Whether you plan on skiing the Matterhorn or exploring the historical Basel Munster church, you’ll need to organize your travel money before you arrive in Switzerland. If you’re not sure where to start, use our travel money guide to compare money options and plan your budget before your big vacation.
Because Switzerland isn’t part of the European Union, they use the Swiss franc instead of the euro. As a political and economic center of Europe, Switzerland boasts a huge international population with banking and financial services the center of their industry. You won’t have any problems finding ATMs, banks and merchants that take credit cards all over the country. Most businesses accept Mastercard and Visa, and you’ll find less that will take your American Express and Diners cards. Read on for a comparison of products you can use in Switzerland without the fees for international transactions.
Our picks for traveling to Switzerland
Our pick for travel credit card
American Express® Gold Card
Finder rating: 4.6/5
Our pick for multi-currency debit card
Finder rating: 4.5/5
Our pick for 0% transaction fee debit card
Finder rating: 4.6/5
What's in this guide?
- Travel card, debit card or credit card?
- These are your options for spending money in Switzerland
- Compare travel credit cards
- Swiss currency
- Buying Swiss francs in the US
- ATMS in Switzerland
- Cash pickup services in Switzerland
- How many francs do I need to bring to Switzerland?
- Exchange rate history
- Our latest travel deals
Travel card, debit card or credit card?
There are a number of ways to access your money when you’re on vacation, and it’s best to use a combination of of products. Credit cards give you money when you need it and can cover you in a financial emergency. Debit cards are good for access to your cash, without all the traveling fees.
Whether you’re heading to Switzerland to hit the slopes or simply to enjoy the culture, be sure to get your spending budget in order before you leave so you can hit the slopes with no worries.
Visa and Mastercard branded cards are accepted in more places than American Express and Diners cards throughout Switzerland. Look for logos at ATM point of sale terminals to be sure. Switzerland has a modern banking economy — it is their primary industry — so you won’t need lots of cash on your travels. If your card has a chip you’ll be able to make contactless payments.
These are your options for spending money in Switzerland
Using a credit card
A travel credit card gives you access to a line of credit, and you won’t pay for currency conversion when you transact in francs. Compare cards that offer no foreign transaction fees and offer rewards. We don’t advise making a withdrawal on credit as cash advance charges apply and you’ll start paying an APR the day the transaction is made. Consider travel extras such as insurance or an increased rewards for travel when you’re comparing credit cards to use overseas.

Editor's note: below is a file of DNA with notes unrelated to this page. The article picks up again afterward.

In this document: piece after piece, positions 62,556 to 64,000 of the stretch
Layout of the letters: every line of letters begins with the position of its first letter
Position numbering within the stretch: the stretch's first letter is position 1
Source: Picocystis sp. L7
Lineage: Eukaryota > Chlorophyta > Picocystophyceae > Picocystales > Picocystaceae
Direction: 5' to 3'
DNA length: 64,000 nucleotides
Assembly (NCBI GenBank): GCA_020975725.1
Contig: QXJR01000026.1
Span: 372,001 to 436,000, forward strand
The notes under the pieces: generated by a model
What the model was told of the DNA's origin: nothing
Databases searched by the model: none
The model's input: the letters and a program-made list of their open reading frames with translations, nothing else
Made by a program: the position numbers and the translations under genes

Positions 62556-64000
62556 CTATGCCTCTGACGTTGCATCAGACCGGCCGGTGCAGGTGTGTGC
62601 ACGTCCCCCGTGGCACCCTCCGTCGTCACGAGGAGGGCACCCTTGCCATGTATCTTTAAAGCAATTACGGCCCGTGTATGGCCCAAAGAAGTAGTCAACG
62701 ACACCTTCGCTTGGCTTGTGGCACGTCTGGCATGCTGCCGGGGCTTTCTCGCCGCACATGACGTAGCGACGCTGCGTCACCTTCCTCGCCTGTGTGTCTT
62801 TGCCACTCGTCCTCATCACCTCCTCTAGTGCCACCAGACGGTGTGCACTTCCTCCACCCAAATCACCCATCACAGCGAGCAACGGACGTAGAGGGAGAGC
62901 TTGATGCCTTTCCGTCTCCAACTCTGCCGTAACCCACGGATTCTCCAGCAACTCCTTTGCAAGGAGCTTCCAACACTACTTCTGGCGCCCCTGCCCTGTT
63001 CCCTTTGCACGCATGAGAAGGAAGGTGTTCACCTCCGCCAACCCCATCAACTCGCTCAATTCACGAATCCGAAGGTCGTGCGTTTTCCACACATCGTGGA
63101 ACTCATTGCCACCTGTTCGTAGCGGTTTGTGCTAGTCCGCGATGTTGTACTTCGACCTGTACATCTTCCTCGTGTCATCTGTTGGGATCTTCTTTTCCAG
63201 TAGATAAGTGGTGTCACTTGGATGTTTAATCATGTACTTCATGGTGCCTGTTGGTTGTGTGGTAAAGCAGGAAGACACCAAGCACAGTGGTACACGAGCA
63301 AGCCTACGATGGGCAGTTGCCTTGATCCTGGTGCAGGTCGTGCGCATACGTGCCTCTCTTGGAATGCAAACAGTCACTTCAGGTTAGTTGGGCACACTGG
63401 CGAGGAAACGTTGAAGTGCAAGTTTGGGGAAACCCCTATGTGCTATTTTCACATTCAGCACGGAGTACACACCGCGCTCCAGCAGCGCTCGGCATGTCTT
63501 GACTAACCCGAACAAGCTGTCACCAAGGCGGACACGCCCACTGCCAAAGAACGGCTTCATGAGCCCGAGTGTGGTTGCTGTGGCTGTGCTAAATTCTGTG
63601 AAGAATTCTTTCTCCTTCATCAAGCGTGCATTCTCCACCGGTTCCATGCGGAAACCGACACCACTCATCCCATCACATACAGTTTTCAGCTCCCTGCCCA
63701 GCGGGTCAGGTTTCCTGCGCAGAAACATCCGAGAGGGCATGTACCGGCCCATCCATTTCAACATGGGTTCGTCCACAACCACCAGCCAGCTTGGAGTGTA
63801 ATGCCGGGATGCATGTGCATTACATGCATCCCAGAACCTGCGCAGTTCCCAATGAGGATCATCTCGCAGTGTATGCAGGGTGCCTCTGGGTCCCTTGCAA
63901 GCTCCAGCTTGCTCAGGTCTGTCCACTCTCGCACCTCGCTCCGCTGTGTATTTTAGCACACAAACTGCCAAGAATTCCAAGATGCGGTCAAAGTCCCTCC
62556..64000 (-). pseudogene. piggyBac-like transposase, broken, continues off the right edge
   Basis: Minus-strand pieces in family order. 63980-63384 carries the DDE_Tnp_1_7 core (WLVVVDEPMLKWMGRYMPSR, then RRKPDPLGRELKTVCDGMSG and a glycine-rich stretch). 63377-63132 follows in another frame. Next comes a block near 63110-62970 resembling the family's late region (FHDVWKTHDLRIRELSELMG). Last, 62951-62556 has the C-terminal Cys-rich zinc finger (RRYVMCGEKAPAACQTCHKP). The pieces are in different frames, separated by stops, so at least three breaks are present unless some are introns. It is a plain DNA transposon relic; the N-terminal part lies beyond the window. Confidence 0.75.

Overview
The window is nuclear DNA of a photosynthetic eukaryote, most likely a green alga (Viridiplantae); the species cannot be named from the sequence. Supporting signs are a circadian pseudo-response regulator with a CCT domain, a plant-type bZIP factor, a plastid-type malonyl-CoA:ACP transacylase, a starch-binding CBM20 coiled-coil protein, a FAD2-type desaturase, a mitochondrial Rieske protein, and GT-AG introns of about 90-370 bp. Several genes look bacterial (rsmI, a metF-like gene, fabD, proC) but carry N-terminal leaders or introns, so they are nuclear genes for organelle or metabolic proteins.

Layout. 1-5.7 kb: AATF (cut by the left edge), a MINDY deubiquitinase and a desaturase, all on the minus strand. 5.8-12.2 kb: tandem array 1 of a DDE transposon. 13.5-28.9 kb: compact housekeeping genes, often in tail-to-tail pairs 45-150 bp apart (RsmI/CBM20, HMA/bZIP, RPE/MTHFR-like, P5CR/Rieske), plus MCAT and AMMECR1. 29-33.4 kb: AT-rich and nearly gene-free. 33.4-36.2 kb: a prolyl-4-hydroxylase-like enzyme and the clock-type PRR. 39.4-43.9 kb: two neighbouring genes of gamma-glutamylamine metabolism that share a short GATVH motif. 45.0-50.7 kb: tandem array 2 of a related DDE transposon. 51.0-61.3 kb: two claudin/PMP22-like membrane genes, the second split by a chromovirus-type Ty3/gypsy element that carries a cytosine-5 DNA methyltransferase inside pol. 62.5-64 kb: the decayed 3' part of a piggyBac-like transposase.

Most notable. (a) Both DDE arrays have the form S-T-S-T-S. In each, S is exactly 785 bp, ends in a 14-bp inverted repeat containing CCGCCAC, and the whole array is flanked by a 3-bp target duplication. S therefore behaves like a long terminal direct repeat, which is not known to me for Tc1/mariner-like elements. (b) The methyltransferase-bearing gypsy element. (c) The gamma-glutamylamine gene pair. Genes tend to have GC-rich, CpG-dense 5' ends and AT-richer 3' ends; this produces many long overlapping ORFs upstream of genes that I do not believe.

- Tip: Some providers waive cash advance charges when you keep a positive balance and make ATM withdrawals. Find out which providers let you do this and which won’t.
- No currency conversion fees
- Features such as insurance or reward points earning
- Some offer no foreign transaction fees
- You’ll pay a lot for a cash advance
- Rewards program may cost more than they are worth
Using a debit card
A debit card lets you spend and withdraw in Switzerland like you would at home. Find a debit card that waives the international ATM withdrawal fee and you can make free ATM withdrawals when you use an ATM offered by a Swiss bank — European and Swiss banks don’t charge ATM fees. The Charles Schwab could be a handy product to use in Switzerland, With no conversion or ATM fees, this card can save you money.
- Tip: Make sure your debit card has a chip to avoid situations where you card won’t be accepted.
- Secured with a chip and a PIN technology
- In case you lose your card, block transactions with a phone call
- It’s easy to find ATMs in Switzerland
- Comes with a back up card
- Secured with a chip and a PIN technology
- Money back guarantee for fraud
- No back-up card if you lose it on your trip
- Some charge currency conversion and ATM fees
Using a prepaid travel card
There are no prepaid travel cards that hold Swiss francs. Usually, the advantage of these cards is you can hold multiple foreign currencies at a time and save on currency conversion fees. A travel card makes sense if you’re spending your time in the Eurozone (France, Germany, Netherlands, Belgium, Spain etc) and the UK, but if you’re spending the majority of your time in Switzerland, you’ll pay for currency conversion when you spend in francs.